Bequests and Inheritances
Reasons For Leaving Bequests
For years researchers have sought to understand why people leave bequests. The sheer quantity of wealth involved makes this an important question. Several broad categories of possible reasons for bequests exist, but none successfully explains all observed patterns. The most likely explanations of intergenerational bequests are intergenerational altruism and some form of exchange. Altruism or some type of "joy of giving" probably motivates bequests to charitable organizations. Most likely different people experience different bequest motives. This section describes them.
First one must wonder whether bequests to descendents are intentional or accidental; that is, simply the result of life ending before spending all the money. In a 1991 study, B. Douglas Bernheim examined the types of wealth held by retirement-age individuals. He concluded that the evidence strongly suggests bequests are indeed intentional. If people were interested only in ensuring that they had enough money for their own expenses, one would expect more people to purchase annuities. Annuities provide income for the rest of a person's lifetime, regardless of how long he or she may live. Their purchase relieves the concerns many may have about running out of money, but generally they cannot be passed to others at death. (Couples can purchase annuities that provide income until both of them die, and some annuities can be passed to nonspouses at death, but generally the benefits are substantially reduced.) Instead, elderly people hold their wealth in stocks, bonds, and other bequeathable forms. This suggests that people intend to leave their wealth to others after they die, and are not simply making sure their money lasts as long as they do.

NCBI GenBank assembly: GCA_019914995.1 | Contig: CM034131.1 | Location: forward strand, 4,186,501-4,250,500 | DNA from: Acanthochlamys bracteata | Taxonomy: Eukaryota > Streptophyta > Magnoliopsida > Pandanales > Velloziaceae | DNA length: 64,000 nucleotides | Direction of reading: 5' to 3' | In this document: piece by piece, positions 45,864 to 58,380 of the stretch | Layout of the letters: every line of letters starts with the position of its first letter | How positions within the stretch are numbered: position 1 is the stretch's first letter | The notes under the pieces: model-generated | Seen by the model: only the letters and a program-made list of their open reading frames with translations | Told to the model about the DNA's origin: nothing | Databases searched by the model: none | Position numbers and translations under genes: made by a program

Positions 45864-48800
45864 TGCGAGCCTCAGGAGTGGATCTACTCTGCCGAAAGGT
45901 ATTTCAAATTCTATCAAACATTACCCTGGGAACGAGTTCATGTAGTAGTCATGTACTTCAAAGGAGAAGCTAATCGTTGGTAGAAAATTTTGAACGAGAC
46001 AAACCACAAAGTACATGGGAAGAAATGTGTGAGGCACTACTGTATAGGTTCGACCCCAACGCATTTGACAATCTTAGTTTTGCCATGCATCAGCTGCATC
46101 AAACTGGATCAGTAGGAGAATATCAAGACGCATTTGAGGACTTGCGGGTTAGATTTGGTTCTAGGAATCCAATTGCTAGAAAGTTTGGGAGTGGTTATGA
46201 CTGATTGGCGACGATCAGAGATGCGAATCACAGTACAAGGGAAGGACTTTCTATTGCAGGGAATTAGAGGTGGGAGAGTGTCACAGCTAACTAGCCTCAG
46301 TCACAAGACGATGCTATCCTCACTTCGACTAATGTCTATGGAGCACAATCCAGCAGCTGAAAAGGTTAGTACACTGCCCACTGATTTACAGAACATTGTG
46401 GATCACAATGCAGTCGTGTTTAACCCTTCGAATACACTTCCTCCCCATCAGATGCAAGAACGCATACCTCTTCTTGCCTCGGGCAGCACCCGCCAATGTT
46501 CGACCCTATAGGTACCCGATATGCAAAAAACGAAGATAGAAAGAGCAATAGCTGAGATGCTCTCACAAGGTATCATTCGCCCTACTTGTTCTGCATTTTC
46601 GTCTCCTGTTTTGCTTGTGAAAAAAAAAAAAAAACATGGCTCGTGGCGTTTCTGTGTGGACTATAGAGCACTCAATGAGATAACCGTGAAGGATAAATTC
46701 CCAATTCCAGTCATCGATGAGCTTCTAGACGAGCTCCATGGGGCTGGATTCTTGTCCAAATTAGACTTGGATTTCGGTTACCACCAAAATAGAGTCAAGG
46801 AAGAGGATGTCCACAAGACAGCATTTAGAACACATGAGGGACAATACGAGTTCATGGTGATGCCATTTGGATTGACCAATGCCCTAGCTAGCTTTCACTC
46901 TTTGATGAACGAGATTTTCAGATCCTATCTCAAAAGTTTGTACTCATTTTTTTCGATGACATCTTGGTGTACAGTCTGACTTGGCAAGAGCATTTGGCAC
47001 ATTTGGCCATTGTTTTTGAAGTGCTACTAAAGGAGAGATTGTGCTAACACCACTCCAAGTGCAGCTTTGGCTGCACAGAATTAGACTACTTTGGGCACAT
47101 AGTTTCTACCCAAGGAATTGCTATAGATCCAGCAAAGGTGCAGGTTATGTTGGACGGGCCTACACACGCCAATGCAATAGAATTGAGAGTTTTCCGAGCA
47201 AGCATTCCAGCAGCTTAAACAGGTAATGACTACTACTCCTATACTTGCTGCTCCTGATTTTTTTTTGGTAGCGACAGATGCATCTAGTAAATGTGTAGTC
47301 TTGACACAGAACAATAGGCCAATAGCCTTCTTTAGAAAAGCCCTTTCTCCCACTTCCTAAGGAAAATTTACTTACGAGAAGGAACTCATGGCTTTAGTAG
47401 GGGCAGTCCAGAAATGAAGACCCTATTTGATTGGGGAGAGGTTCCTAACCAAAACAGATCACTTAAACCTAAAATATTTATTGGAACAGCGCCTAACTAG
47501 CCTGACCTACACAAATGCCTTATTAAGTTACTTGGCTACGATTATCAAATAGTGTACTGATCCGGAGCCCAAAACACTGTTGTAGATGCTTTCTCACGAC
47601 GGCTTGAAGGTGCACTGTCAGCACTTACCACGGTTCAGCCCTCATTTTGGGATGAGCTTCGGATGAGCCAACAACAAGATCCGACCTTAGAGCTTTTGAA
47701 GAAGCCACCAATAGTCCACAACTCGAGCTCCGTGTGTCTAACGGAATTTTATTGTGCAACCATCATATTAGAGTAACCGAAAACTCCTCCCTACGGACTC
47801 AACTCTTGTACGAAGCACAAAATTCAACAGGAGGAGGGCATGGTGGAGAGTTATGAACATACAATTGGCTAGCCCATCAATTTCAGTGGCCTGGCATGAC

Intergenerational altruism. Children, grandchildren, and other different-generation relatives receive more total bequests than do charitable organizations. A leading theory of intergenerational bequests suggests that people give such bequests because they are altruistic; that is, they care about the well-being of their children and grandchildren. An altruistic parent experiences a benefit from his or her children's happiness. One way a parent can influence a child's happiness is to give some of his or her wealth to the child. In a 1988 survey of older individuals, John Laitner and F. Thomas Juster (1996) found that 45 percent of respondents with children considered leaving an estate or inheritance to be very or quite important. During life, a parent may be reluctant to part with much of his or her wealth because of uncertainty about how long he or she will live and future financial needs. At death, the parent no longer has these concerns, and his or her wealth can be freely distributed to descendents.